What a certain sector of feminist thought argues is that sex work can be *chosen* and is a legitimate and potentially empowering choice for women. Those that disagree will often retort that no one would choose prostitution if other options were reasonably available and though they may not be “forced” at gun point they are “forced” by lack of access to education, poor support for addictive illnesses, shredded social safety nets, etc.

And so, for this Friday the Thirteenth, I want to reply to the position described in her second sentence.

First of all, there is an important factual error to note here: the claim that no-one would choose prostitution if other reasonable options were available. In fact, many women do precisely this. Last year, in Wales, researchers surveyed women in the non-streetwalker forms of prostitution (brothel work and escort work) to find out about their reasons for entering the world's oldest profession, and were surprised to find that – far from being forced into it by desperate circumstances – the majority of the women they spoke to had willingly left good careers in other areas to go into sex work.  Similar findings were emerging from research done in the USA.

While many people will have a hard time believing those findings, the fact is that a career in the higher-end forms of prostitution has many benefits – it's very well paid, women can set their own hours, working conditions are often excellent (they may see their clients at luxury hotels, and at least one post on Maggie's blog is a review of the quality restaurants to which her clients took her before, or sometimes even instead of, getting down to the part of the evening more usually associated with the job), and there is no doubt that they're going to have a lot of satisfied clients. So, in fact, it isn't so surprising to find that there are women such as Maggie who genuinely enjoy their work in prostitution and who choose to stay in the job in spite of having other perfectly good options available to them. In fact, the biggest problems that many women face with the job are simply those thrown in their way by the restrictive laws around the profession that have been put into place in misguided attempts to help these women.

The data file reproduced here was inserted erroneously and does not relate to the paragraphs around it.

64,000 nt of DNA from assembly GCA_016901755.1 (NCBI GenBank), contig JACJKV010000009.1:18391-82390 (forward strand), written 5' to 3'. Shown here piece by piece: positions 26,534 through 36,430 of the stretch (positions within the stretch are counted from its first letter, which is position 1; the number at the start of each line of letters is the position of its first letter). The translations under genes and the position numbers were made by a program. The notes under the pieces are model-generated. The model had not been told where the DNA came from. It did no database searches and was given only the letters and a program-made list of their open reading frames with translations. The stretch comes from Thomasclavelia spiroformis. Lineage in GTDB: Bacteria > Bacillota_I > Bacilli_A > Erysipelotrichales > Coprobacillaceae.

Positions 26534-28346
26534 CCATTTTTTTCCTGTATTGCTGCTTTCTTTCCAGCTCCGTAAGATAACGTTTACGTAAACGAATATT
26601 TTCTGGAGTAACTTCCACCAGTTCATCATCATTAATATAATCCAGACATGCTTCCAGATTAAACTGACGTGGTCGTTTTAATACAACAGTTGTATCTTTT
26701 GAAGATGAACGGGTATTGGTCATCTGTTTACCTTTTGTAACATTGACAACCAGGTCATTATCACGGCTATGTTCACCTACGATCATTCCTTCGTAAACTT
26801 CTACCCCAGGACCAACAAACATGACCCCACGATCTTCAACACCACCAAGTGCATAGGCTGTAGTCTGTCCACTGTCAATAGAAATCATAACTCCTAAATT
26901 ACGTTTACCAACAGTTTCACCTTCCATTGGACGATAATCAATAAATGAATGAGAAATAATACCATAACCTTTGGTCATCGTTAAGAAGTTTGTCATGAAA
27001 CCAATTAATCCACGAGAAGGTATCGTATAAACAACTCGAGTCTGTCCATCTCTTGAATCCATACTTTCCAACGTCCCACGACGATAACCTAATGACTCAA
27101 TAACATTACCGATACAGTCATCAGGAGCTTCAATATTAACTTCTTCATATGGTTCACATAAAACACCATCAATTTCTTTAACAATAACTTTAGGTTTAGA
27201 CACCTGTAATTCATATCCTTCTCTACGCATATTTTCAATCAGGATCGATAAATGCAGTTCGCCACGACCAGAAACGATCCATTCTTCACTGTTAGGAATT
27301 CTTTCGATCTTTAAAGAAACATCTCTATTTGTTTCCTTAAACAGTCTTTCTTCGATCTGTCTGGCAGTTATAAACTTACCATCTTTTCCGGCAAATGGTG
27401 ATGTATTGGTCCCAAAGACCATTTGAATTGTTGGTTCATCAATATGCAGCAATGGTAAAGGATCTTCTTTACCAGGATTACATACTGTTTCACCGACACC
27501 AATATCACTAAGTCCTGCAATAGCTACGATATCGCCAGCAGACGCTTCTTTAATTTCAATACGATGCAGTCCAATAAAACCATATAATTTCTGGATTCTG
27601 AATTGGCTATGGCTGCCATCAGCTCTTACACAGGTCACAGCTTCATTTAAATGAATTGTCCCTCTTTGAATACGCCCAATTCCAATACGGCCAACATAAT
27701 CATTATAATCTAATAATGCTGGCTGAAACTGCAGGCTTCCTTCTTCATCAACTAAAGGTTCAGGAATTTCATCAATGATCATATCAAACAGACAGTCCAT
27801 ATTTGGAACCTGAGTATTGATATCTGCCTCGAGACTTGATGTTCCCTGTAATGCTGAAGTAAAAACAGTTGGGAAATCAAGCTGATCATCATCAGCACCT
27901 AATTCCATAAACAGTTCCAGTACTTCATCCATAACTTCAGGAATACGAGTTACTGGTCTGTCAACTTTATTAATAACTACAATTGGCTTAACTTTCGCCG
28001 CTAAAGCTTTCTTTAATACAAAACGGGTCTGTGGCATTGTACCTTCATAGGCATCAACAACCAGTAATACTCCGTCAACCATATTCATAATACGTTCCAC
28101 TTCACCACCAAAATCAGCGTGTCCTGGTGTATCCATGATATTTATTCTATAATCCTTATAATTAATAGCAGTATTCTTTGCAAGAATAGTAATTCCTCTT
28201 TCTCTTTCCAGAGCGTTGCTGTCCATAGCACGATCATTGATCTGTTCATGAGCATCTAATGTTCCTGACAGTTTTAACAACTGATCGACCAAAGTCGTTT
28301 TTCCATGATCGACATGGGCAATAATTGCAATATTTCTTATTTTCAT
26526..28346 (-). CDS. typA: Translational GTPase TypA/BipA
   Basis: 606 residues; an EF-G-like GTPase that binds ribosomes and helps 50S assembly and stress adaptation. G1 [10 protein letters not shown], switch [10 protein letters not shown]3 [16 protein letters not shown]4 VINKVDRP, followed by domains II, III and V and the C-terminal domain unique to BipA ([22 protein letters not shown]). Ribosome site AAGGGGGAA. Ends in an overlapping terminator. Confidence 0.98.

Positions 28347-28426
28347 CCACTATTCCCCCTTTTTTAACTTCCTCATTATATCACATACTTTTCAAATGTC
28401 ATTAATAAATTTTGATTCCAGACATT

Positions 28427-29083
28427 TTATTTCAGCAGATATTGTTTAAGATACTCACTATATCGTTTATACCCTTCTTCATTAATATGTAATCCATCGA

However, it is also, of course, quite true that many other prostitutes are only in the profession due to being forced into it by straitened circumstances – they don't like the idea of having sex with multiple strangers, but they need the money and either they have no other way of getting it or the other jobs available to them are worse. (2) And this fact is often used as an argument for trying to stamp out prostitution – that anti-prostitution laws are needed to help and protect those women forced into the profession.  What this argument ignores, however, is that if someone has picked Option X as being the best available to them out of a limited selection of disliked options, all that removing Option X does is to leave them with the options that they've already concluded are even worse.